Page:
Lab Notes for a Scientific Revolution (Physics)

June 15, 2013

Slides from my first Physics Lecture, and a New Draft Paper Summarizing the Experimental Points of Contact which Affirm my Work

This past week I gave my first physics lecture on the research in my recent four published papers establishing that proton and neutrons are actually a particular type of magnetic monopole (based on a theory called Yang-Mills because those are the names of the two fellows who invented its foundations).  In the lecture, I consolidated all four of my papers totaling about 140 pages into a 70 minute lecture (50 minutes talk, 20 minutes Q&A discussion) and 64 slides which you can download from Physics Lecture Slides.

It would probably take someone a couple of weeks to read through and thoroughly understand my four papers.   The slides were designed to allow someone to assimilate the same information within a couple of hours.  Please take a look.

Also, I prepared a new paper which you may read at Fitting the 2H, 3H, 3He, 4H Binding Energies 3  which in ten pages lays out the multiple relationships I have found which very clearly connect to experimental data that had never before been explained.  This is the “tip of the iceberg” in terms of the multiple ways in which nature herself validates my theoretical work at the parts-per-million level.   My hope is that people in the physics community will see these results, realize that there is something real here, and then take the time to backtrack to understand the theoretical foundations that got me to that point.  A sort of “inversion” of my work to lead with the experimental results in order to catalyze interest.  Everything in this paper by the way, is simple arithmetic (as in, numbers calculated and compared to other numbers), and about the only complexity is that you need to understand a tiny bit about matrix multiplication (like that the “Trace” of a square matrix is just the sum of all the entries long its upper left to lower right diagonal).  If you do not want to even sort through the matrix stuff, then just look at equations (14) through (20).  These are pure numbers, and you will see how close I get to the experimental data each and every time.  Nobody has ever before explained this experimental data with such high precision!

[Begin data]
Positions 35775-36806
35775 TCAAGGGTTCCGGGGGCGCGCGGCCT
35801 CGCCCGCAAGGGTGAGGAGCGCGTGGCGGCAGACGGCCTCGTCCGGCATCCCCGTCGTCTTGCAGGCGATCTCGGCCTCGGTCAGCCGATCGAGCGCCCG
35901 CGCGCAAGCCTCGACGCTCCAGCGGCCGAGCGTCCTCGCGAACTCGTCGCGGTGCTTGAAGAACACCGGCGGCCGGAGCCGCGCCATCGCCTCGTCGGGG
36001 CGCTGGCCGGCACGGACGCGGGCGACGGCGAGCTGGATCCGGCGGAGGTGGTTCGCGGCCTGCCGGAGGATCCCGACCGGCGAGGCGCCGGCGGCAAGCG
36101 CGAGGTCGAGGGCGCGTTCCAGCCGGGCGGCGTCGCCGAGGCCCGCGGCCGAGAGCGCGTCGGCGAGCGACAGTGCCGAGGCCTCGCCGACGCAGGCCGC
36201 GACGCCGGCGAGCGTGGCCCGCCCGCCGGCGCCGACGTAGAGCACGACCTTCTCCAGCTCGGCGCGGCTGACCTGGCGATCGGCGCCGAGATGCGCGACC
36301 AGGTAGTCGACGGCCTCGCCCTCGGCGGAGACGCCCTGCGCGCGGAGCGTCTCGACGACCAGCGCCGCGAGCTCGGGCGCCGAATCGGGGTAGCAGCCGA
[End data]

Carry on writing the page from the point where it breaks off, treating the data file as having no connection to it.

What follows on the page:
People, I am usually careful not to toot too loudly about my work.  But I have to say that this is real, it is fundamental, and it will revolutionize nuclear and particle theory.  The question is no longer if, but when.  The discoveries have been made and they are in print and all they need is attention from the right places.  My “lab notes” and related work will soon spark a “scientific revolution” toward which I have been working for over 40 years.  Real results in hand, I am now doing all that I can to make that happen sooner rather than later.  I welcome any help or support my friends can provide in making that happen.


March 17, 2013

My first published paper “Why Baryons Are Yang-Mills Magnetic Monopoles” at Hadronic Journal, Volume 35, Number 4, 399-467 (2012)

My first paper “Why Baryons Are Yang-Mills Magnetic Monopoles” has now been published in Hadronic Journal, Volume 35, Number 4, 399-467 (2012). Though the Hadronic Journal has not yet put this issue online, I have a hardcopy of this and have uploaded a scan at the link below:

Hadronic Journal, Volume 35, Number 4, 399-467 (2012)

As I have advised on some earlier blog entries, I have two more accepted papers which will be published next month (April 2013) in the Journal of Modern Physics, Special Issue on High Energy Physics.


December 13, 2012

Accepted for Publication: Why Baryons Are Yang-Mills Magnetic Monopoles!

I am very pleased to report that the paper linked below, “Why Baryons Are Yang-Mills Magnetic Monopoles,” has been accepted for publication in Number 4, Volume 35, 2012 pp 401-468 of the Hadronic Journal.  This is due to be released in early January, 2013.